Kyrgyzstan: Southern Nationalists Unite to Hold on to Osh
The two losers in Kyrgyzstan’s presidential poll last October are using upcoming municipal elections in the troubled southern city of Osh to make a political comeback by throwing their support behind a volatile but popular local strongman. The southerners’ united front offers fresh evidence that the central government in Bishkek has only limited influence in the country’s second-largest city.
At a rally in central Osh on March 1, nationalists led by Kamchybek Tashiev, leader of the Ata-Jurt Party, and Adakhan Madumarov united to demand the resignation of the newly installed government in Bishkek. The rally was timed to support the combative and independent-minded mayor of Osh, Melisbek Myrzakmatov, who is hoping his supporters can retain control of the 45-seat Osh city council (kenesh) in March 4 municipal elections. The kenesh has the power to approve or reject the president’s nominee for mayor. Organizers are also hoping to build momentum heading into spring, Kyrgyzstan’s traditional protest season.
Since the June 2010 ethnic bloodletting in and around Osh that left about 450 dead, most of them minority Uzbeks, Myrzakmatov has withstood Bishkek’s attempts to unseat him, rallying his supporters and declaring that northern decisions have no force in the south. Suspected by some of playing a role in the violence, Myrzakmatov has been accused by the Kyrgyzstan Inquiry Commission, at the very least, of indulging in “nationalist rhetoric … not conducive to the calming of the inter-ethnic tensions."
Organizers claimed 25,000 protestors turned out in central Osh for the March 1 demonstration, while some local press reports counted 7,000. Attendees said they saw few Uzbeks present.
“I think there won't be any consequences in Osh from the protest, but it does destabilize the situation somewhat. Ata-Jurt is the opposition, and bona fide opposition at that. In the south, trust for the authorities has been lost and Ata-Jurt wants to take advantage of that and show its influence,” Bishkek-based analyst Marat Kazakbayev told Knews.kg.
Tashiev and Madumarov’s is a marriage of convenience. As candidates in last fall’s presidential race, they split the ethnic Kyrgyz vote in the south, both taking just shy of 15 percent of the national total. Had they somehow joined forces, they would have had a greater chance of pushing the contest into a second round.
Since being driven into the opposition after the vote, Tashiev, who leads the Ata-Jurt faction in parliament, has spent much of his time calling for the new government, comprised predominantly northern-based politicians, to resign. He recently caused a stir by announcing that only a “thoroughbred Kyrgyz” should be prime minister, a jab at Premier Omurbek Babanov, who is reportedly only half Kyrgyz.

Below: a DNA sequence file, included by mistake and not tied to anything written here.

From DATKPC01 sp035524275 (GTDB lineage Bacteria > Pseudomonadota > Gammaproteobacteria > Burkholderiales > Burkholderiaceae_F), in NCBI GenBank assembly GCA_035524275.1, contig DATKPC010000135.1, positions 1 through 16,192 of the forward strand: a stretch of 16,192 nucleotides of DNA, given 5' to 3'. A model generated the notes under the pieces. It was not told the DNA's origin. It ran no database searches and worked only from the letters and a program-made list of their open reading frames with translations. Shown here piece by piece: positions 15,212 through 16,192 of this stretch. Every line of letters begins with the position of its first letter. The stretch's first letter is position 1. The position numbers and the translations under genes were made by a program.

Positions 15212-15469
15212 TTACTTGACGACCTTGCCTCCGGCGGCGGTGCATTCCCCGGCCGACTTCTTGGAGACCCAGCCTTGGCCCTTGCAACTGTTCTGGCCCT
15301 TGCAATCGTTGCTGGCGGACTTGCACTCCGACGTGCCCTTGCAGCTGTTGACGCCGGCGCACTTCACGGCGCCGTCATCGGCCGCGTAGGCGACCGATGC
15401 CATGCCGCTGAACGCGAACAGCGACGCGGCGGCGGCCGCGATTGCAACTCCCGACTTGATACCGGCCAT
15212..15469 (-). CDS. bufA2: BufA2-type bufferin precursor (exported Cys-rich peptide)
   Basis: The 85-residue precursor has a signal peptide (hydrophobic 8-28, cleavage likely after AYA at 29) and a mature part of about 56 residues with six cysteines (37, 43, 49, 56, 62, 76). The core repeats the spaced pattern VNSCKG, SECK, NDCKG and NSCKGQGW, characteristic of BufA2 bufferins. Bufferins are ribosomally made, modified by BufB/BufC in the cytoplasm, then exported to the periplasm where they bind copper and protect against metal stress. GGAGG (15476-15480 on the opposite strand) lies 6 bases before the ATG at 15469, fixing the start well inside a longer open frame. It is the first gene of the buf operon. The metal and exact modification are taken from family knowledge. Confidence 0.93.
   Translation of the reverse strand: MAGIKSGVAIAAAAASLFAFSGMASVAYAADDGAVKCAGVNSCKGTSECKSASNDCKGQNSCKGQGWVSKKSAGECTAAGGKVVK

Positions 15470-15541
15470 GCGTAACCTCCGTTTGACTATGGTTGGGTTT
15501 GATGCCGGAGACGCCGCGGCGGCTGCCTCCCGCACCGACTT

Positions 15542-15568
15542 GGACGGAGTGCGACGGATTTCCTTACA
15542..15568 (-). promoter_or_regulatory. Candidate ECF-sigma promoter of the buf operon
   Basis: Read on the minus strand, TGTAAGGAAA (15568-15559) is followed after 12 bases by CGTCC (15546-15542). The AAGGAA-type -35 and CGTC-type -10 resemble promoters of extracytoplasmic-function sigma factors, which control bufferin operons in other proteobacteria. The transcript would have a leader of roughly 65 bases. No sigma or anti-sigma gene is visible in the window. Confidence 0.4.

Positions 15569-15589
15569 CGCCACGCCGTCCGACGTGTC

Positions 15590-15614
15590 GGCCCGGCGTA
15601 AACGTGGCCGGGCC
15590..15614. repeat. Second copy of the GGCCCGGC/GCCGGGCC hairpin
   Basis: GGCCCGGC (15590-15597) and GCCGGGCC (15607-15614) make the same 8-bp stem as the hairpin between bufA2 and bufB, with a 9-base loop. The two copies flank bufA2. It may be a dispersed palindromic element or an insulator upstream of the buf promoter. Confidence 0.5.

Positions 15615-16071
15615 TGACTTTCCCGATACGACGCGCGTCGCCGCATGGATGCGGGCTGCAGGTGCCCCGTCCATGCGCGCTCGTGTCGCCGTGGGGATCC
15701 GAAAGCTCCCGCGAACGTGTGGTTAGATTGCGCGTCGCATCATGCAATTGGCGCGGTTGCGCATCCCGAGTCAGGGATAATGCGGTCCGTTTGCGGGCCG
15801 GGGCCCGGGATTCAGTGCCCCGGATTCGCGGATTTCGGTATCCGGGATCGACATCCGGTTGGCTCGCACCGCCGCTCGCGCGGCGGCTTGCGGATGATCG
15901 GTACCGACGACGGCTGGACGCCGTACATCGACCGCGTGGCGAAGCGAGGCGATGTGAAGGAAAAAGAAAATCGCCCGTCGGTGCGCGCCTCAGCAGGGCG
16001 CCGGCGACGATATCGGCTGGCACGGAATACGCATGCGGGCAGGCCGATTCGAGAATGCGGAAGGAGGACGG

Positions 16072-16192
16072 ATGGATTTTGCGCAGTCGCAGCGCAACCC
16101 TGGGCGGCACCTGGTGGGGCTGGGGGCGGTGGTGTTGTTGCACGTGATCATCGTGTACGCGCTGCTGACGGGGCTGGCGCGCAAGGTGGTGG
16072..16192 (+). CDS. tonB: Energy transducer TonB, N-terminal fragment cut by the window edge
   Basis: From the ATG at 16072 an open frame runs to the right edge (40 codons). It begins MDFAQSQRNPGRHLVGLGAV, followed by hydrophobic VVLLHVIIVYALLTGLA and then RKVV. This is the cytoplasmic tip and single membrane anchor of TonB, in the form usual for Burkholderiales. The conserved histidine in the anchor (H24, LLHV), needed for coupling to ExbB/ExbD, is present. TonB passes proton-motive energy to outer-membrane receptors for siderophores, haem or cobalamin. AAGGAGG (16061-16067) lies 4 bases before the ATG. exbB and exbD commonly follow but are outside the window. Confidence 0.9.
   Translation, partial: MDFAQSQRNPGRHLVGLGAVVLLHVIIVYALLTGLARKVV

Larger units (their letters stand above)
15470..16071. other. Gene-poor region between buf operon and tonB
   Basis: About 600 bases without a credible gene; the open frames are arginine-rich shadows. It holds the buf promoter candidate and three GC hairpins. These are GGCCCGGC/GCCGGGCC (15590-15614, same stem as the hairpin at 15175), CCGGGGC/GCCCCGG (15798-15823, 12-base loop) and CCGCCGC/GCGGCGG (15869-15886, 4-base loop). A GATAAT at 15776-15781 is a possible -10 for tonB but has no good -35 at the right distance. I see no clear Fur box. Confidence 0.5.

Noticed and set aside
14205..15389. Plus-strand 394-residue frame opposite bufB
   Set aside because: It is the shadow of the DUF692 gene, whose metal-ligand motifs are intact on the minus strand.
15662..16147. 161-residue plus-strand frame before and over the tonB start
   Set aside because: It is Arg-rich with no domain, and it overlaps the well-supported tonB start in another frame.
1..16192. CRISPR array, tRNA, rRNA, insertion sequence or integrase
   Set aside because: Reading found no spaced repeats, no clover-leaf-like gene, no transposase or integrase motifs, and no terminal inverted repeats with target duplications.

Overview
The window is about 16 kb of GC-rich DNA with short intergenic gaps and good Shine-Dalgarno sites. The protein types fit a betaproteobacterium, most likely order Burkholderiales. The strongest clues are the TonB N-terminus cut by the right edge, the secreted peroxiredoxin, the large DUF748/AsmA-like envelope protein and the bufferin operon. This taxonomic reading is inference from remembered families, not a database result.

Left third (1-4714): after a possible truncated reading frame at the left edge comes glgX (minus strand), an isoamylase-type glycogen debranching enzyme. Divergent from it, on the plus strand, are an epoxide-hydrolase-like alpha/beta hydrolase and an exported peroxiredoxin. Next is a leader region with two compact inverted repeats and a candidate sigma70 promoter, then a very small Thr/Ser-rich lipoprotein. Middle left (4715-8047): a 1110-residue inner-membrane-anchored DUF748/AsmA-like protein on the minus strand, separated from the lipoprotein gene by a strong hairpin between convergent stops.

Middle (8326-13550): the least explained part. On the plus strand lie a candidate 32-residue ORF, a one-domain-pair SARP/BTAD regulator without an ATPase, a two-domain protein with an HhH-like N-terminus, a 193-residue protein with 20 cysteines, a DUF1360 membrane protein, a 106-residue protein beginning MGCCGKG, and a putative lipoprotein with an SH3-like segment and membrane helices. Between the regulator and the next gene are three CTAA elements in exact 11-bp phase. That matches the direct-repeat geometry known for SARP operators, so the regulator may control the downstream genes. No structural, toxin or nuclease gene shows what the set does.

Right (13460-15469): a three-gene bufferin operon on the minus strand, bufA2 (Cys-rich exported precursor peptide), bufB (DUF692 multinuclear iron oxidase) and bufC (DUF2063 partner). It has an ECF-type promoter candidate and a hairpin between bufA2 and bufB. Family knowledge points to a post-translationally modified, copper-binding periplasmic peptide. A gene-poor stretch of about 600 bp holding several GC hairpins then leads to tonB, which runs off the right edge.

The gathering of the country’s most notorious nationalists in central Osh set local Uzbeks on edge, sparking fears they could be drawn into a conflict between northern and southern Kyrgyz. One Osh Uzbek who works with international relief agencies said he is concerned that southern Kyrgyz “talk about the north as if it’s ‘us’ and ‘them,’” and worries that if a conflict erupts, southern Uzbeks could be caught in the middle.
But one prominent analyst cautioned against placing too much emphasis on regional divisions. “Regionalism, just like nationalism, is often used as a tool of mobilization, but this does not mean the political struggle is actually about regional groups,” said Shairbek Juraev, director of the Central Asian Studies Institute at the American University of Central Asia in Bishkek. Instead, Juraev said, the current political struggle is more about business interests than regional affiliation.
Osh is widely believed to be a major transit point for narcotics being trafficked out of Afghanistan. Previously, the local kenesh was a rubberstamp body that could be expected to approve the president’s choice for mayor. But in the wake of the April 2010 ouster of former president Kurmanbek Bakiyev, who had appointed the mayor in January 2009, the local legislature has appeared to come under Myrzakmatov’s influence.
The mayor has suggested he is bracing for a fight, warning Bishkek against deploying “administrative resources” to affect the voting results. He added that such “actions could lead to destabilization of the situation in society.” Tashiev and Madumarov tried to use the same arguments to contest the presidential vote in October.
“The excessive use of administrative resources by the central authorities and the poorly thought-through actions of their overzealous envoys sow panic among the public, disrupt the peaceful life of citizens, forcing them over and over to live in fear and anticipation of possible unrest,” Myrzakmatov said in a statement posted on the Osh city website before the rally.
Fearful that the nationalist triumvirate will not accept any result that tips the local kenesh away from the mayor’s favor, the Uzbek aid worker said he and his neighbors are stocking up on food. He also revealed that he had sent his children to stay with relatives near the border with Uzbekistan, in case they need to be evacuated.
Myrzakmatov is well prepared for the vote. While he also has administrative resources at his disposal, he is genuinely popular with local Kyrgyz, says Nadezhda Dobretsova, director of the Development Policy Institute, a Bishkek-based NGO working on local governance.
Since Bakiyev’s ouster “no other politicians or political leaders have stayed in Osh. Meanwhile, Myrzakmatov demonstrated his leadership and charisma and consolidated power,” making his office into something stronger than it ever has been, she said.
David Trilling is EurasiaNet's Central Asia editor.
David Trilling is Eurasianet’s managing editor.
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